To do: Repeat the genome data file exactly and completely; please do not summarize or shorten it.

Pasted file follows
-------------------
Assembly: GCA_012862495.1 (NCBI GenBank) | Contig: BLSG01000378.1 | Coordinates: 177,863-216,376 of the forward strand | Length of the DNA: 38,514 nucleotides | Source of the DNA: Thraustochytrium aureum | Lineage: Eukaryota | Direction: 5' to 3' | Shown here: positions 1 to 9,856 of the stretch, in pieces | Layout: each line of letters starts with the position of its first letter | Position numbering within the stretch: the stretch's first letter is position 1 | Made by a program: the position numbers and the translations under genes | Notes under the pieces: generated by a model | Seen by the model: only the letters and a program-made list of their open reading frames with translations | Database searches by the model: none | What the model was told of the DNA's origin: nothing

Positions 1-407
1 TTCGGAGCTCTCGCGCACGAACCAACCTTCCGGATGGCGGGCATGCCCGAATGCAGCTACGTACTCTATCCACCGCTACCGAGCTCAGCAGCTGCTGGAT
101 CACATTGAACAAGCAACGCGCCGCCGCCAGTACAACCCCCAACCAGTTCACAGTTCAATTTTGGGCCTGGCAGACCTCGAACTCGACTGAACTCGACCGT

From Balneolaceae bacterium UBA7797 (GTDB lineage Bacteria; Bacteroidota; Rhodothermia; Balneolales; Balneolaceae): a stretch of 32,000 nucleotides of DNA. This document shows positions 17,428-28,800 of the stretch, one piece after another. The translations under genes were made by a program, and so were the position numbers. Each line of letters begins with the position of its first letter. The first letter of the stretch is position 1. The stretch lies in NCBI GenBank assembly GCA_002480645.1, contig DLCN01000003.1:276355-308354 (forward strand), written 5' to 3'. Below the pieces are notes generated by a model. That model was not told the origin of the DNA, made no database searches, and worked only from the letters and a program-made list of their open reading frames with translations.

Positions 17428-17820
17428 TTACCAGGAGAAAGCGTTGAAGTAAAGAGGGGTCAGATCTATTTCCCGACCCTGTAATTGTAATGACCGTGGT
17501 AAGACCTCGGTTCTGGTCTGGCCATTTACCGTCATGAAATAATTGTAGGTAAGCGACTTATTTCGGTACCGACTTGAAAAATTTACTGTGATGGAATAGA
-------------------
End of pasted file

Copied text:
Assembly: GCA_012862495.1 (NCBI GenBank) | Contig: BLSG01000378.1 | Coordinates: 177,863-216,376 of the forward strand | Length of the DNA: 38,514 nucleotides | Source of the DNA: Thraustochytrium aureum | Lineage: Eukaryota | Direction: 5' to 3' | Shown here: positions 1 to 9,856 of the stretch, in pieces | Layout: each line of letters starts with the position of its first letter | Position numbering within the stretch: the stretch's first letter is position 1 | Made by a program: the position numbers and the translations under genes | Notes under the pieces: generated by a model | Seen by the model: only the letters and a program-made list of their open reading frames with translations | Database searches by the model: none | What the model was told of the DNA's origin: nothing

Positions 1-407
1 TTCGGAGCTCTCGCGCACGAACCAACCTTCCGGATGGCGGGCATGCCCGAATGCAGCTACGTACTCTATCCACCGCTACCGAGCTCAGCAGCTGCTGGAT
101 CACATTGAACAAGCAACGCGCCGCCGCCAGTACAACCCCCAACCAGTTCACAGTTCAATTTTGGGCCTGGCAGACCTCGAACTCGACTGAACTCGACCGT

From Balneolaceae bacterium UBA7797 (GTDB lineage Bacteria; Bacteroidota; Rhodothermia; Balneolales; Balneolaceae): a stretch of 32,000 nucleotides of DNA. This document shows positions 17,428-28,800 of the stretch, one piece after another. The translations under genes were made by a program, and so were the position numbers. Each line of letters begins with the position of its first letter. The first letter of the stretch is position 1. The stretch lies in NCBI GenBank assembly GCA_002480645.1, contig DLCN01000003.1:276355-308354 (forward strand), written 5' to 3'. Below the pieces are notes generated by a model. That model was not told the origin of the DNA, made no database searches, and worked only from the letters and a program-made list of their open reading frames with translations.

Positions 17428-17820
17428 TTACCAGGAGAAAGCGTTGAAGTAAAGAGGGGTCAGATCTATTTCCCGACCCTGTAATTGTAATGACCGTGGT
17501 AAGACCTCGGTTCTGGTCTGGCCATTTACCGTCATGAAATAATTGTAGGTAAGCGACTTATTTCGGTACCGACTTGAAAAATTTACTGTGATGGAATAGA